Across much of the world, movement restrictions are lifting, businesses are reopening, and gyms are coming back. While the next few weeks may paint a different picture, and cases are going up in many areas, many places now are seeing better overall trajectories. Deaths are down, which could be a lagging indicator and thus subject to a potential skyrocket. But for now, for better or worse, the gyms are opening.
Does that mean you should go?
Today we’re taking a peek under the hood and looking at some of the hormones involved in hunger and satiety, a.k.a. appetite hormones.
You might think of hunger as a gnawing feeling in your stomach and satiety as that feeling of fullness when you’ve eaten enough… or maybe too much. That’s how we experience the feelings we call hunger and satiety, true; but I’m talking today about the physiological drives to eat or stop eating that is driven by hormones.
Eating behavior is coordinated mostly in the brain by the hypothalamus, which acts as the control center for appetite. Hunger and satiety hormones deliver information from the body about how much energy you are taking in and whether you need more. The overarching goal here is energy homeostasis—balancing the energy coming in (via food) with the energy needed for the everyday functions of being alive.
When you have sufficient energy, your body is free to invest in growth, repair, and reproduction. Taking in more energy than you need can lead to excess fat storage and issues like hyperinsulinemia, insulin resistance, and metabolic syndrome. Energy deficits result in adaptations designed to conserve energy. In the long run, energy deficits might increase longevity, but they can also seriously undermine health and, for example, impair fertility.
Today I’m going to cover some of the key hormones that are involved in this delicate dance. This is by no means a complete list. Let me know in the comments if you have a burning desire to learn more about one of the hormones not covered here.
Avocados and avocado oil had a slow road to popularity, starting with a rebranding of sorts. There’s a bit of an internet debate around the origin of the word avocado. Some reports say that it came from the word ahuacatl, which is Aztec slang for testicle. As the fruit became more popular, that association wasn’t great for marketing, so farmers changed the name to “avocado” and even petitioned dictionary publishers to update the entry. Good move on their part, because “avocado toast” sounds much more appetizing than … the other thing.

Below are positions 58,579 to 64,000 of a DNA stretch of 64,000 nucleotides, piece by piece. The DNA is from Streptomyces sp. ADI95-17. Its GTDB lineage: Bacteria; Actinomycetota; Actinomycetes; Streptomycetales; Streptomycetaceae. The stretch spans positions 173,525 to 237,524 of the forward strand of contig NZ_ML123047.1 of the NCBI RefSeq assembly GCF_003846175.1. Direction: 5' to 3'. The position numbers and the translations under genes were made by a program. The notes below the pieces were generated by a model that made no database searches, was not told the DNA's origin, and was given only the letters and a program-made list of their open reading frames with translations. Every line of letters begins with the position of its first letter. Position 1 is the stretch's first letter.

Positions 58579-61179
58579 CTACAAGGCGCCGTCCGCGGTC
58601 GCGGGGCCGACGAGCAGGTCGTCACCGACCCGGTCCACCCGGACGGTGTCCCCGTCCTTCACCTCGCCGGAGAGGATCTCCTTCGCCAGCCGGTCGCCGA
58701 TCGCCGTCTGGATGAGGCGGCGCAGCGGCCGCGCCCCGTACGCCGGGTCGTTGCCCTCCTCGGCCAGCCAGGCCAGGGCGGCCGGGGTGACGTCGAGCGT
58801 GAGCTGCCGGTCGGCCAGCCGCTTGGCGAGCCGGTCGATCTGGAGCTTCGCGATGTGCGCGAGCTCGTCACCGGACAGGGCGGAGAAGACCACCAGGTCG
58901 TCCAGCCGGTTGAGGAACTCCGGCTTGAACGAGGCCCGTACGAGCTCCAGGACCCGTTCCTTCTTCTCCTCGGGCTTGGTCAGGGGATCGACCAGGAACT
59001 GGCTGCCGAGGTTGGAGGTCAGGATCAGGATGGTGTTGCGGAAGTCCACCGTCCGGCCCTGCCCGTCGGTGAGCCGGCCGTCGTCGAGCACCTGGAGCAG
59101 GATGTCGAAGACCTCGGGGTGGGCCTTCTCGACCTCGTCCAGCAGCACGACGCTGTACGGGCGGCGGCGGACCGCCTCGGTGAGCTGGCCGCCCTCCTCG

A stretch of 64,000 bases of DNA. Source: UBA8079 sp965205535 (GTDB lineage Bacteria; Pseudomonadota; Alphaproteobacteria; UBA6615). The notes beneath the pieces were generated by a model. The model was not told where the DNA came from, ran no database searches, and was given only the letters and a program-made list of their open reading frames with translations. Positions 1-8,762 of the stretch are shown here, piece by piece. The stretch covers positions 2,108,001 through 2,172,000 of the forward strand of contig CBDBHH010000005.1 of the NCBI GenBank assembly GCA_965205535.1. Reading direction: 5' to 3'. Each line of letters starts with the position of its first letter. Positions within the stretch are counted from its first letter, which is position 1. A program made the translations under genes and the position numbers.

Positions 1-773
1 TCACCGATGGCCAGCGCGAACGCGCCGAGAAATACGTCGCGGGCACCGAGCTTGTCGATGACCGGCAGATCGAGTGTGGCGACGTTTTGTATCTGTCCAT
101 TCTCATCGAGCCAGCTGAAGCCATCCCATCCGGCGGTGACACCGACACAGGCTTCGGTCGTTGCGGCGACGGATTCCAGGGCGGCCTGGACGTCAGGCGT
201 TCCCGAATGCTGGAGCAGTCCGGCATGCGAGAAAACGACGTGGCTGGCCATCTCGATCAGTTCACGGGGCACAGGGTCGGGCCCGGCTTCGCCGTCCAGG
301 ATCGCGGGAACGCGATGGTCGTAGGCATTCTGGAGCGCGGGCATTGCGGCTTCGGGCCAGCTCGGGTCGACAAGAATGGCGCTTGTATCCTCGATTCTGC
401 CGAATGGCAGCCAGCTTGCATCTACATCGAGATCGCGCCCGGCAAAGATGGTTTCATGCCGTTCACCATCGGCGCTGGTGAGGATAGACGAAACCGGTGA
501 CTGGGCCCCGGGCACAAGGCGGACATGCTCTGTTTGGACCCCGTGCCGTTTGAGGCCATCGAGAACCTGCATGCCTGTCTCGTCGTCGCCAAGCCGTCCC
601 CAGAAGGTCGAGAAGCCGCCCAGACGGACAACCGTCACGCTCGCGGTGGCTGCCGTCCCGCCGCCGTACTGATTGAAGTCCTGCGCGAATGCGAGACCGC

Is Avocado Oil Good For You?
Back in the ‘80s when low-fat diets were lauded as the sure path to losing weight, people shunned avocados because of their fat content. About a decade and a half later when word got out that different fats do different things in the body, avocados were regarded as a welcome addition again because of their monounsaturated fat content. With the growth of the Primal and keto movements, people now embrace these fats, and avocados are regarded as a beneficial food that fits into a healthy lifestyle.
When planning a BBQ menu, the meat is usually the star, and the sides are an afterthought. With this Grilled Greek Summer Veggies recipe, a platter overflowing with colorful marinated and grilled vegetables steals the show.
This is the perfect vegetable side dish for summer. It’s very no-fuss, keeps well in the refrigerator to eat throughout the week, and can feed a crowd.
Research of the Week
Physical frailty predicts COVID-19 outcomes.
If you’re lifting, getting 1.62 grams of protein per kilogram of bodyweight is a nice target.
After new analysis, Ireland reduces its “excess deaths from coronavirus” numbers. Still 13% higher than normal, but lower than previous estimations.
Evidence for coronavirus presence in Brazil as early as November 2019.
Who can help you reach your health goals every time? Nope, it’s not me. Although health coaches are a great resource for helping you set goals, overcome obstacles, and get out of your own well-intentioned way. For the record, that person is also not your spouse, your roommate, your friends, or your kids.
The one person who can make you reach all your health goals is YOU.
I see you out there working hard, swapping your typical yogurt and banana breakfast for a protein-rich meal of eggs and bacon. I see you squeezing in a few sprint sessions a week and limiting blue light at night. You’re committed to doing everything right. Until, something goes wrong.
Tell me if any of these statements sound familiar.
“I’ll start over on Monday”
“I guess I’m not cut out for this”
“My husband/wife/kid keeps sabotaging me with sugary treats”